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The Antelope

The normal that never was


World may be troubled, but admiring past isn’t productive in solving it

Elliot Gonnella

Watching the news or looking over our social media feeds paints a bleak picture of how things are. Political rhetoric seems to sink lower as the days progress, from talks about treating rocks as rifles to shockingly racial prejudices given considerable mainstream air time. There seems to be at last one mass shooting a week, and even middle-of-nowhere-halfway-to-everywhere Kearney had its own tidings with ideological vandals.

The market shows signs of repeating the 2007-2008 patterns before the recession, the climate change doomsday clock clicks ever closer to midnight, and the rising cost of a necessary higher education puts a dark cloud over the heads of thousands of students. It would be easy to fall into the belief that the challenges we face today are unique and the world is falling apart in front of us. Things seem to be going from bad to worse as the days progress and there seems to be a call from all aspects of our lives for normality. 

What is this normal people bring up when they say “I wish things were normal again”? I would bet my right hand that if you asked ten people what normal looks like, you would receive more than ten different answers. They usually aren’t referring to the dictionary definition, the median or average. Despite the call for everything to return to normal, I don’t think there has ever been a time that could be called normal in American history. The best example of normal I can think of, and the one mentioned by politicians usually on the right side of the aisle, is the reference to the ‘good old days’. The quintessential 1950s and early 60s where everything was so organized and moral is often what comes to mind with sayings like that. America was a superpower that was respected all over the world. White picket fences, the wealthy blue collar and the 9 to 5 shift at the local plant in the growing suburbs. Just picture any episode of “Leave it to Beaver” and that is what many want to think of when they speak of the good old days. 

It seems like a nice idea, a good ‘normal’. That is until you peel back the layers and examine what held up the gilded charade. Racial tensions synonymous with the Jim Crow era were rampant in those years. Partisan politics had organized practical witch hunts against any political organizations that did not conform to the ideal, perhaps best symbolized with the McCarthy hearings. Scapegoats were found for all problems, real or imagined. The reason the United States economy did so well in the post war era up to the 1970s was because the factories had been untouched by the bombing campaigns of the Second World War, not because of policies by the powers in charge. Kent State, bombings of churches that desired equal rights and an atmosphere of blatant misogyny dominated many aspects of life that were trademarks of these years. There were also two different wars going on for those decades, one hot and the other cold.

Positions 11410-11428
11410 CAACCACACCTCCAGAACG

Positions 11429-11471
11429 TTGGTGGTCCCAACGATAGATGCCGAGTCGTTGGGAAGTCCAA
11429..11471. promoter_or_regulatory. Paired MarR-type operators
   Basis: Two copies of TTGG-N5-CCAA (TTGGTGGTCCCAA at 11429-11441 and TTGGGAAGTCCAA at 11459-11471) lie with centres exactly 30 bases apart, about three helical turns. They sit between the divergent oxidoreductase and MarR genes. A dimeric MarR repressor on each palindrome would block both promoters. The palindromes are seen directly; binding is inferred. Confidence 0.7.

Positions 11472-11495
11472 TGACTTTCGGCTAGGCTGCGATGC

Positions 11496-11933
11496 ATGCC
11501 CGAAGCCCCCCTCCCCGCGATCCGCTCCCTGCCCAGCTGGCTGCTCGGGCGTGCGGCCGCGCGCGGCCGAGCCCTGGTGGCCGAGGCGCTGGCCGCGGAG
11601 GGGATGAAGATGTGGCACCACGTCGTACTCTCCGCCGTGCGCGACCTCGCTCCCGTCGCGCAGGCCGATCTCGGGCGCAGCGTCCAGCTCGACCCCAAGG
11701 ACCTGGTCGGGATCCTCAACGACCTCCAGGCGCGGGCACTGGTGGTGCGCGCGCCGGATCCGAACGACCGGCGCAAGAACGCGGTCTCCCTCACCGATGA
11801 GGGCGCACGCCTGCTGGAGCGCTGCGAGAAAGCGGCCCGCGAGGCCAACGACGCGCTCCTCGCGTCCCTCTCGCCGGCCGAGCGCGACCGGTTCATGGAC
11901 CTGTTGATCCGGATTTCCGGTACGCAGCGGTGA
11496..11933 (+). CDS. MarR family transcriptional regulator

It doesn’t sound like a very peaceful or productive time, and hardly what many would call ‘normal’. A select few benefitted from this time, but it was built on the suffering and shortcomings of others who were purposefully excluded. It is a delusion spoken by those who long for the day when they themselves were in power, no one else.

The truth is there is no ‘normal’ in America and I am perfectly fine with that. 

True, I would not like to wake up at least once a week and hear about another mass shooting or how my elected leaders are laughing at the idea of global warming when it snows outside; however, it does offer a challenge, perhaps one we made for ourselves, but a challenge and not a problem. I would rather live in a world of challenges that need to be addressed to build a better world than cling to an artificial ideal.

“I would rather live in a world of challenges that need to be addressed to build a better world than cling to an artificial ideal.”

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